Business, Economics and Jobs

China GDP: The real number to watch


A Chinese stock investor checks his share prices at a security firm in Hefei, east China's Anhui province on February 22, 2012.



There have been plenty of headlines today about China's latest economic report.

And for good reason: what happens in China, the world's second largest economy after the US, matters to the rest of the planet.

So here's the quick news:

The country's gross domestic product slowed to 8.1 percent in the first quarter of this year.

That's the slowest rate in three years.

Even more troubling was how that number looks on a quarter-by-quarter comparison.

By that measure China's economy is growing at a rate that's below the government's target for the year.

All of this is made more urgent by this year's leadership change in Beijing, an uneasy political transition underlined by the stunning fall of former Chinese Communist Party boss Bo Xilai, which this week took yet another surprising twist.

But the economic news out of Beijing today isn't all bad.

In fact, in one very important way things are going exactly as planned.

Here's why:

The whole game in China — and the chief strategy of Beijing's leadership — is to gradually transform the Chinese economy into one that's based less on exports (think Foxconn-like workers making stuff for the world), to a more stable composition where economic growth comes not from the vagaries of the international market, but rather from Chinese people buying things (think the US, the EU and other more developed economic powers).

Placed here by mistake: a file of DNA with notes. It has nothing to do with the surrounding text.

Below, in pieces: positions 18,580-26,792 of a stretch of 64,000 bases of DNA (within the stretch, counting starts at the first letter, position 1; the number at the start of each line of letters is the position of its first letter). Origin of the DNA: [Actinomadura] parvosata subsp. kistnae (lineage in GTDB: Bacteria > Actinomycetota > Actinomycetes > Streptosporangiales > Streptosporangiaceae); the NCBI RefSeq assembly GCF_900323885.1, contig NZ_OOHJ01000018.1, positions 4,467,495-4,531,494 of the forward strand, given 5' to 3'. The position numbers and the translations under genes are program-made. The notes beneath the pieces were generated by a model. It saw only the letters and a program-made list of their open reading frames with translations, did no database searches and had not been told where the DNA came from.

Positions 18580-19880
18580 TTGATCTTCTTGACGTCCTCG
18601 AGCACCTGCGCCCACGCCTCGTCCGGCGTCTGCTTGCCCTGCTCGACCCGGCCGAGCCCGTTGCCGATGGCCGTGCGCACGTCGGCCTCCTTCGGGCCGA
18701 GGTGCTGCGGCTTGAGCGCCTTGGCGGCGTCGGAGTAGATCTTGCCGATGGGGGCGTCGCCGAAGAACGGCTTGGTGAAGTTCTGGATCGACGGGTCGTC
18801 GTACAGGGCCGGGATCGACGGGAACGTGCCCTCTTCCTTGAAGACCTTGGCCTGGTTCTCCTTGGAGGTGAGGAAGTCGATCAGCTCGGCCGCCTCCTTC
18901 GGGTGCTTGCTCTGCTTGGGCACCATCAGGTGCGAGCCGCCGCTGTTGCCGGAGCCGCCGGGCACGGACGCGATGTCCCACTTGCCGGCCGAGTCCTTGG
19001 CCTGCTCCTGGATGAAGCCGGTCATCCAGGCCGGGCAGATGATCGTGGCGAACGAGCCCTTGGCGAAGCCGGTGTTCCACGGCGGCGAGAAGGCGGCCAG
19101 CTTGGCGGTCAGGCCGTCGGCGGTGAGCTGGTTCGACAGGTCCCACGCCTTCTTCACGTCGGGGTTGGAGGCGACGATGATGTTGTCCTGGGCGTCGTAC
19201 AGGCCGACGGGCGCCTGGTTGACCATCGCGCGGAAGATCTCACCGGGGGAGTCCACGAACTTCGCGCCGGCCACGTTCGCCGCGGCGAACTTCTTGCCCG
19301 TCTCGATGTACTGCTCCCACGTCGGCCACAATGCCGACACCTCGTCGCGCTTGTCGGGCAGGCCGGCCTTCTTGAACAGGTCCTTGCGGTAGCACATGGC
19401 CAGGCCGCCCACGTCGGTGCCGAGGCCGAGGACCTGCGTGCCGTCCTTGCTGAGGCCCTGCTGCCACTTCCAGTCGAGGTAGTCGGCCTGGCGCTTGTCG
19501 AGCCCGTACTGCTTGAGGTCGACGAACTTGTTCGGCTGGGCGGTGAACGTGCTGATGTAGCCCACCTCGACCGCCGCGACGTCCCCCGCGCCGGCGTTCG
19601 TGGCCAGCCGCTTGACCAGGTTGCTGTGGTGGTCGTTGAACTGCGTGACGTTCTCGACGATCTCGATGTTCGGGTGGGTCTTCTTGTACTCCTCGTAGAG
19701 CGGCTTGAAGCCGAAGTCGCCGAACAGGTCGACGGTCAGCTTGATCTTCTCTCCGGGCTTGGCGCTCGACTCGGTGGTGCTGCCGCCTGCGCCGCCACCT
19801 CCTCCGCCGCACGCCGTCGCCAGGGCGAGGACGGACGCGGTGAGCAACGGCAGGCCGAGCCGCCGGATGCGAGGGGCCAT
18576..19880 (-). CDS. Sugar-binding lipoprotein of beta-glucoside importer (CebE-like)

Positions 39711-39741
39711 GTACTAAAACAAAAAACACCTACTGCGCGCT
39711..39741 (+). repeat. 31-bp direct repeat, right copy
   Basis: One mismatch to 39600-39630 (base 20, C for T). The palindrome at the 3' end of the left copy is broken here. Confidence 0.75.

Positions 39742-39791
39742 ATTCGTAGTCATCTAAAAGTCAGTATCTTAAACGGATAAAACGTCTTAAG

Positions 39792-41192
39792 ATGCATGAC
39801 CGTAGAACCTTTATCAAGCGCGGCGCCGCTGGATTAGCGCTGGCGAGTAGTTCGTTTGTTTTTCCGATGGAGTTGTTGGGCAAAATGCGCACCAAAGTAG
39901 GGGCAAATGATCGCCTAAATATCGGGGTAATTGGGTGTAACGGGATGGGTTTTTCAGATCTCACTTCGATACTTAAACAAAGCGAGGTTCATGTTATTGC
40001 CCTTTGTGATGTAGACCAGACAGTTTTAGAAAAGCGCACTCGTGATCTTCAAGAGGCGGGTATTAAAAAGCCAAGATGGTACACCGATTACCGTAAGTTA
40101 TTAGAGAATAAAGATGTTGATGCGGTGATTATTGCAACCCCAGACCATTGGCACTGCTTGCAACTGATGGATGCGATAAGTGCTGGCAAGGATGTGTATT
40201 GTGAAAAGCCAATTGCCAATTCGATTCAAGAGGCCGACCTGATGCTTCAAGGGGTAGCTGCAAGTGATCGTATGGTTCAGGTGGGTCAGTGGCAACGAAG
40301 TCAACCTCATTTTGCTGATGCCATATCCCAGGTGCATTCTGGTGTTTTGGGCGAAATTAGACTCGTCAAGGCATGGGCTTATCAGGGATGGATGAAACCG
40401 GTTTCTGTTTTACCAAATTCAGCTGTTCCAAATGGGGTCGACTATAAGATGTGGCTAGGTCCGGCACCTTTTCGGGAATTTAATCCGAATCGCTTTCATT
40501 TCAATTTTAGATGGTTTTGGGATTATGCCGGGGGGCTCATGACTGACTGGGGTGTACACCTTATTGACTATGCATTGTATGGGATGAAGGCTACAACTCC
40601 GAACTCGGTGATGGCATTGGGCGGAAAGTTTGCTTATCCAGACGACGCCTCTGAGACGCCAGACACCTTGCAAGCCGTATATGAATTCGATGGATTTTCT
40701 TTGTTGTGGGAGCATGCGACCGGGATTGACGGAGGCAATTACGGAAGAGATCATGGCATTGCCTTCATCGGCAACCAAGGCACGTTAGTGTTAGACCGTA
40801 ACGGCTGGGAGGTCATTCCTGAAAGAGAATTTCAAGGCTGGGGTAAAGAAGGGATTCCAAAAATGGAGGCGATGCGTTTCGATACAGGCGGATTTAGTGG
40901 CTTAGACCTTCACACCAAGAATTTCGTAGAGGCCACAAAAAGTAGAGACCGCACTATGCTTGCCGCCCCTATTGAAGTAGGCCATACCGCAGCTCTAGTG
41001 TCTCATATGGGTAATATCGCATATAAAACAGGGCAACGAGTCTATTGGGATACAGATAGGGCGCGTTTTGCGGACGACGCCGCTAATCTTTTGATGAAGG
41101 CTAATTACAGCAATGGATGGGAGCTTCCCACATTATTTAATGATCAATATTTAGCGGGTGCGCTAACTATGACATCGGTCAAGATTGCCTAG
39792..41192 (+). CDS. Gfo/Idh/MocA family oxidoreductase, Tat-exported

And that strategy is actually going pretty well for Beijing, at least in today's economic report.

As noted by the Wall Street Journal's Real Time China blog, consumption spending by households and government made up 76 percent of China's economic growth in the first quarter.

That spending percentage is even higher than in the US, and compares with an average of about 40 percent over the last ten years in China.

Over the long term, this is the number to watch, as it's the most reliable indicator that China is — or is not — succeeding it its goal of transforming its economy.

Of course, there are plenty of warning signs in today's report.

Retail sales — particularly of automobiles where China is the world's largest market — grew at a rate of 11.6 percent, or slightly less than a year ago.

And inflation, which is now running at a rate of 3.6 percent, was a bit of a surprise.

But when trying to makes sense of China and its economy, remember that it's important to keep your eye on the long road and, most importantly, on who's spending all those yuan.